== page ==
@12: Yeah, there's an annoying (and I think purposeful, but I'm cynical like that) nonspecificity as to what "democratic public ownership" means. However, if they meant "workers' ownership", they would say that.
Here's an article by the English/Welsh affiliate of Socialist Alternative on SA's website which I think makes things a little clearer: "Britain - Nationalize Murdoch’s Press! — 'Murdochgate' is Britain’s Watergate": http://www.socialistalternative.org/news…
"However, the current undemocratic situation of the press and the media in Britain will not be cured by a few cosmetic measures such as 'the strengthening of the press complaints committee.' This will be no more effective in checking anti-working class gutter journalism than police violence will be checked by the police investigating themselves. Nor is it sufficient merely to call, as some on the left incredibly have done, for the 'break-up of the Murdoch empire.' We don’t want mini-Murdochs to replace the slain monster. All those responsible for violating the confidentiality and rights of individuals should be brought to book, charged and if found guilty should receive the appropriate punishment. But even if this was to happen it would not alter one jot the grip exercised by undemocratic forces – beholden to capitalism – over the media.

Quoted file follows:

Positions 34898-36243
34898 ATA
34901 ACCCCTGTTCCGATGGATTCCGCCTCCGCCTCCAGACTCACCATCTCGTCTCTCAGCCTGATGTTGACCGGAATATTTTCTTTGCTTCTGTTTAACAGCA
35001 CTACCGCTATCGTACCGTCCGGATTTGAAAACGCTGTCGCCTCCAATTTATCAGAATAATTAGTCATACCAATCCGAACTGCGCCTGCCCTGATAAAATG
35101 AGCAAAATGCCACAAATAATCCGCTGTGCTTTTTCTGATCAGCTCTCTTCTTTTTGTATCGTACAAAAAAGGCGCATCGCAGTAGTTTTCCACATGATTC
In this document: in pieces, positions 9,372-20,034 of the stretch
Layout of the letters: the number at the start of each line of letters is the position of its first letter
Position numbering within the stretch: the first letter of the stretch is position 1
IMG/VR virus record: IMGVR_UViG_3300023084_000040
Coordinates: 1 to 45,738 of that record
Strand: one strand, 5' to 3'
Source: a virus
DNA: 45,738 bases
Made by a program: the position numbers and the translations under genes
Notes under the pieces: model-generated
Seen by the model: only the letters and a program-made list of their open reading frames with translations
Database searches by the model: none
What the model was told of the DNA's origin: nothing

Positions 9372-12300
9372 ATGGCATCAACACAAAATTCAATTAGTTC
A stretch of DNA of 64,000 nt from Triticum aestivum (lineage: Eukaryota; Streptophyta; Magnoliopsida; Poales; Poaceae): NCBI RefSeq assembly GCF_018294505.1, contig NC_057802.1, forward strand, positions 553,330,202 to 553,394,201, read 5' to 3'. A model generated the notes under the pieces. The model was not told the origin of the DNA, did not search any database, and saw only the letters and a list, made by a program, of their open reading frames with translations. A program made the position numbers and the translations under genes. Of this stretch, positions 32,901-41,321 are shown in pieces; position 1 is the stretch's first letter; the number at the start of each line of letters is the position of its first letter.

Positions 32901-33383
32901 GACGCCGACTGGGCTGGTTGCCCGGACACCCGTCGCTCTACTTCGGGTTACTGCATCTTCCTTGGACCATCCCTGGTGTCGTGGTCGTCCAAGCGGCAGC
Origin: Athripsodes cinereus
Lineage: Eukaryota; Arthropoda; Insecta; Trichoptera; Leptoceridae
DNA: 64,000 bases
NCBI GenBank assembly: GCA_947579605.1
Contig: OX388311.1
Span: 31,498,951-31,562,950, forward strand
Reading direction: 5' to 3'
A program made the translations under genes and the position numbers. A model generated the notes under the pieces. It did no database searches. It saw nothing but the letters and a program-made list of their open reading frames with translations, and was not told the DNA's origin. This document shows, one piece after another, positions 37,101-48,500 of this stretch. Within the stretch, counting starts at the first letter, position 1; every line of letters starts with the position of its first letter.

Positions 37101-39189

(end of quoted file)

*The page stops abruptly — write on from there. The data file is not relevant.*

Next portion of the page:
"New alternative socialist media must be built by the trade unions and working people. But this must be accompanied by raising now the need, in the first instance, for the democratic nationalization of the printing presses, television and radio under democratic popular management and control – beginning with the state confiscation of the resources of News Corporation, which has demonstrated that it is a danger to democracy itself. We, the working class and the labor movement, do not want to take over the Sun, the Daily Mail or even the 'august' Guardian.
"We opposed the state monopoly of news and information that existed in Stalinist states. The real alternative is democratic working-class and popular control of the press and media in general. This will not result in a monopoly for the government or one party but allow access to the media in proportion to political support. Capitalism and Stalinism defend undemocratic control of the media by a minority. Socialists stand for taking the 'production of information' out of the hands of a minority and into the hands of the majority, which would allow full freedom of discussion and decision-making."
Nationalization of the printing presses. In other words, no publication or dissemination of information outside the state.